Ponder the following quotes and realize that some may not care and even perhaps oppose health care. I know you are expecting an answer that speaks to the nature of an ideal health care system. What I pose is a hyperbole, "what if they don't care?"I do think we need to build a shelter from the anticipated storm. I would like to see penalties exacted from those poisoning our population. Monetary coupled with CTC estimates of impact.BTW don't forget that any direction will have to deal with the AMA. The migration of physicians from one economic strata to a lower one will not be tolerated.Source(s):"If I were reincarnated I would wish to be returned to earth as a killer virus to lower human population levels." -Prince Philip (Duke of Edinburgh, leader of The World Wildlife Fund" and father of Prince Charles)"I got the impression that instead of going out to shoot birds, I should go out and shoot the kids who shoot birds." -Paul Watson (founder of Greenpeace)."The world has cancer, and that cancer is man." -Merton Lambert, (former spokesman for the Rockefeller Foundation)."We, in the green movement, aspire to a cultural model in which killing a forest will be considered more contemptible and more criminal than the sale of 6-year-old children to Asian brothels." - Carl Amery (German Greens)."The human race could go extinct, and I for one, would not shed any tears." - Dave Foreman (founder of Earth First!)."A Total population of 250-300 million people, a 95% decline from present levels, would be ideal." -Ted Turner (media mogul and United Nations advocate).


You articulate the point very well. I live near the US/Canada border, and work with many Canadians. I have heard the stories of ridiculous backlogs and lack of treatment quality. I have also seen many of the wealthy Canadians that come to the American hospitals for treatment. They have the means to pay for the care themselves and are unwilling to risk problems dealing with the Canadian system.The movie of Moore's was built on the premise of socialized health care being superior. Anytime you set a premise like that you can take small incidental stories to make the case look good. However if it were to be looked at objectively, the premise would collapse. I wonder how much of the bad side of things Mr Moore had to ignore and cut out to paint his rosy picture.


let's get real, you find just as many problems with our current healthcare. ie people having to wait years for an insurance company to approve a procedure. I have spent more than 12 hours in an ER before being seen here in the US. As far as universal healthcare, im not sure we can afford it. I want the budget balanced first, then we can talk about more spending.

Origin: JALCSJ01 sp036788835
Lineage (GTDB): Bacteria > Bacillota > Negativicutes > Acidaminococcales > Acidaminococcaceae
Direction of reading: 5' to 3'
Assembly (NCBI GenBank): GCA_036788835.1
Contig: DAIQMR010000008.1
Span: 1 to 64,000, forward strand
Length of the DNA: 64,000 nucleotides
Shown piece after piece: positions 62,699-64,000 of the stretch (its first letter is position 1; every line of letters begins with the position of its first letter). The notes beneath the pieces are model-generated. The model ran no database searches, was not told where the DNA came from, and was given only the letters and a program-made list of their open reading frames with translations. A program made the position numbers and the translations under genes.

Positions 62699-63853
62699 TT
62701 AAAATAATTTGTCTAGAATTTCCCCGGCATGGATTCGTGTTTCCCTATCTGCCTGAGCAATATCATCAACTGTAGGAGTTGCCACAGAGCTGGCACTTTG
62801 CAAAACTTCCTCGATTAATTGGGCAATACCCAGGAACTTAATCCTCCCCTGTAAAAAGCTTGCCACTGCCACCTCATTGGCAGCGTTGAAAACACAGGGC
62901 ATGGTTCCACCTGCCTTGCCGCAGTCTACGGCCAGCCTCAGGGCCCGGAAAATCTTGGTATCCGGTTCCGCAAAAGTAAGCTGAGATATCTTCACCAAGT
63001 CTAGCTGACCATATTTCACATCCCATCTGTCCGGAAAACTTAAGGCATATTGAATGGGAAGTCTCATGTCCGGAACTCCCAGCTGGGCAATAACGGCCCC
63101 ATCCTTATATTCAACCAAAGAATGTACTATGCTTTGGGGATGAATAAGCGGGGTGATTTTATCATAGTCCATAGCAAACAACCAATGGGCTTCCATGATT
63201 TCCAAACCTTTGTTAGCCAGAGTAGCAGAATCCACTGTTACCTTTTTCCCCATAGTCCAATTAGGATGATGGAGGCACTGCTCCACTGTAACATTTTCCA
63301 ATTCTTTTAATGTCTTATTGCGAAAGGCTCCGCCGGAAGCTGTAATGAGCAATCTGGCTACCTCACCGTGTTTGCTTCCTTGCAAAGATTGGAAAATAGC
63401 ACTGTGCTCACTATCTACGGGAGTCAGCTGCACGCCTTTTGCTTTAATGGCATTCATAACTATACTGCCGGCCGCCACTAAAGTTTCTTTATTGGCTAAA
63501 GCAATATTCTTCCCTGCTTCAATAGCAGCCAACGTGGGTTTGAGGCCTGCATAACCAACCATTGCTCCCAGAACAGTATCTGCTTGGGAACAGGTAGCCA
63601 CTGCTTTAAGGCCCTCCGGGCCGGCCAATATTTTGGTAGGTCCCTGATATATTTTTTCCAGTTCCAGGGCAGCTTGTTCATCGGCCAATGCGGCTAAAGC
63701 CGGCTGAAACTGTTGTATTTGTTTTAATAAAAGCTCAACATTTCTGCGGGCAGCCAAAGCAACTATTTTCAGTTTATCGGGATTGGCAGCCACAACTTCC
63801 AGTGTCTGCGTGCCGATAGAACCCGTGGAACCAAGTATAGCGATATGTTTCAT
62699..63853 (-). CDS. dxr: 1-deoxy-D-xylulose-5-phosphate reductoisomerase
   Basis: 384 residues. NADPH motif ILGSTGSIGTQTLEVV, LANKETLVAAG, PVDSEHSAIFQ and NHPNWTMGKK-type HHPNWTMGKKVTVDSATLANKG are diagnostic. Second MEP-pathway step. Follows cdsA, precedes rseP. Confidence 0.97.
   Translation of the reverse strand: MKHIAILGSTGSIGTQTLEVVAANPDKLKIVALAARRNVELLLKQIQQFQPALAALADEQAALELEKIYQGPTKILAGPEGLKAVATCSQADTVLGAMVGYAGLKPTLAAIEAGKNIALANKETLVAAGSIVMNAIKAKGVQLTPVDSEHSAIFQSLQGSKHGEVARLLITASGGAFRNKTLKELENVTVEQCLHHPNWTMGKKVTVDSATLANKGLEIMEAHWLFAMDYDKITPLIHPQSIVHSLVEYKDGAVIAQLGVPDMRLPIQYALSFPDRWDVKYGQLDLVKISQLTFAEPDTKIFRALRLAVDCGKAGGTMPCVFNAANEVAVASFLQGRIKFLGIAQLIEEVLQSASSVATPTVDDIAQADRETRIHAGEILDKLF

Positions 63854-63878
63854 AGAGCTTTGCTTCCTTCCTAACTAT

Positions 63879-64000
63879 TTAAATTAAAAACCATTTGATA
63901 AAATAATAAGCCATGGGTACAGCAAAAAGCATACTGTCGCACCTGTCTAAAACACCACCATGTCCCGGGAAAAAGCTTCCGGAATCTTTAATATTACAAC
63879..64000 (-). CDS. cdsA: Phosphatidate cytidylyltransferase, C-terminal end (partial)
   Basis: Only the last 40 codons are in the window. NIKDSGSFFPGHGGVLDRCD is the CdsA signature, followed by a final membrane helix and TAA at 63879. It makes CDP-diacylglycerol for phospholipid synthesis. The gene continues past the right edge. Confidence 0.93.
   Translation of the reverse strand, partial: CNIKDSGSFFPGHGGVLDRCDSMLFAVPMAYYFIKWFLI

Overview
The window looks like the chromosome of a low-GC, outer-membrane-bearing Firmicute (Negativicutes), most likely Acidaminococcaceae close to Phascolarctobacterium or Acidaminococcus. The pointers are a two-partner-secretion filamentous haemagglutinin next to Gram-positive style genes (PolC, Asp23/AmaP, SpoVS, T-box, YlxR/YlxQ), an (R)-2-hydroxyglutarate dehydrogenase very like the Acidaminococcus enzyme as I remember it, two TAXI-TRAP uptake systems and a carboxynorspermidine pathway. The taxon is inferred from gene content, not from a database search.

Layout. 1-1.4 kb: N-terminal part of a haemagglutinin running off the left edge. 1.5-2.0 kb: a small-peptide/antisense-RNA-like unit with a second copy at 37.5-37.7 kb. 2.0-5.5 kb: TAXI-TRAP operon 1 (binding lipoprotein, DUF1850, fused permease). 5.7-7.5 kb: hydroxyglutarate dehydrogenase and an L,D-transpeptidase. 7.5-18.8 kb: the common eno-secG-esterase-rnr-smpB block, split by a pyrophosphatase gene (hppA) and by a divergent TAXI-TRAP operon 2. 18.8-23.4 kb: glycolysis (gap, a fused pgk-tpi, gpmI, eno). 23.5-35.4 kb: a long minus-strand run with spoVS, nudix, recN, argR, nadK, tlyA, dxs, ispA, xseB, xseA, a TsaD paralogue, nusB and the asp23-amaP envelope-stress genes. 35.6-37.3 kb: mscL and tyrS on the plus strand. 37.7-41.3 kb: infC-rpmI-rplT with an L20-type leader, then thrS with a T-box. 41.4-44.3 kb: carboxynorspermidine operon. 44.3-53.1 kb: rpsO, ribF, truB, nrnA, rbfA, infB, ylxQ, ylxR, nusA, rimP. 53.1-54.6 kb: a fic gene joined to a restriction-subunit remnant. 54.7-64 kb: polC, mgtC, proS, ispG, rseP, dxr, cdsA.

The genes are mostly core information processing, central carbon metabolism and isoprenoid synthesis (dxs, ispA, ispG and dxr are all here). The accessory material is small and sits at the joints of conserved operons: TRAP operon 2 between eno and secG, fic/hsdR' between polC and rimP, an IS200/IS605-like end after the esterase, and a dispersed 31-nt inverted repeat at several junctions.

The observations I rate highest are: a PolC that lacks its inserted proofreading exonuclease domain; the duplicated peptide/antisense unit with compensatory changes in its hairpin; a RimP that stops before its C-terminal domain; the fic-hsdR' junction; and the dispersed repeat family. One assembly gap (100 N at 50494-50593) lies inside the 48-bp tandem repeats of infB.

"a hospital in Sutton Coldfield announced its new money-saving linen policy: Housekeeping will no longer change the bed sheets between patients, just turn them over."I think you'll find this is because the cleaning and laundry has been outsourced to a private company..Ain't capitalism in healthcare wonderful?I can honestly say that although there will always be individual cases in the NHS - the NHS is by and large (and from my own personnal experiences of it) exceptional, and the only people who think it's not are right wingers desperate to make a buck, now more than any other time - after it has had massive investment.


I can't speak for France or some of the other countries that you mentioned. But I have first hand knowledge of the Canadian system. I live in Michigan, I have many relatives living in London, Hamilton, and St. Catherine's Ontario. One works at the University of Hamilton, which has a hospital. They all go to Detroit, or Buffalo for Health Care. This is a fact, and I asked them why not use their system and the main grievance is the time it takes to get in, or get tests done. People just don't want to wait on Health Care, even if it is discounted or free.Micheal Moore, is also from Michigan, and he knows these facts as well as anyone. He chooses not to tell the truth but to further his liberal ideals via his profession with scare tactics. Liberals are quick to say the Conservatives use scare tactics but fail to mention their own. ( Another is Global Warming).Our system is far from perfect and needs some serious attention. In order to fix problems you need to deal with facts. We don't need frivolous opinions and rhetoric, we need to role up our sleeves and fix our system, not throw it away and adopt another system that is already broken.


Are you suggesting that the health care system in this country is better than the countries who have a socialized plan?How long do you have to wait in the waiting room here? And don't forget that an ER visit isn't even an option for many Americans who have no Insurance. Where are the facts of other nations that the health care systems are working?No system is perfect, but this country could do much better.And I must say it is a shame how the elderly are affected in this country because of this crisis. Shame on those who put profit before human lives and suffering. And shame on those who think that it is just fine.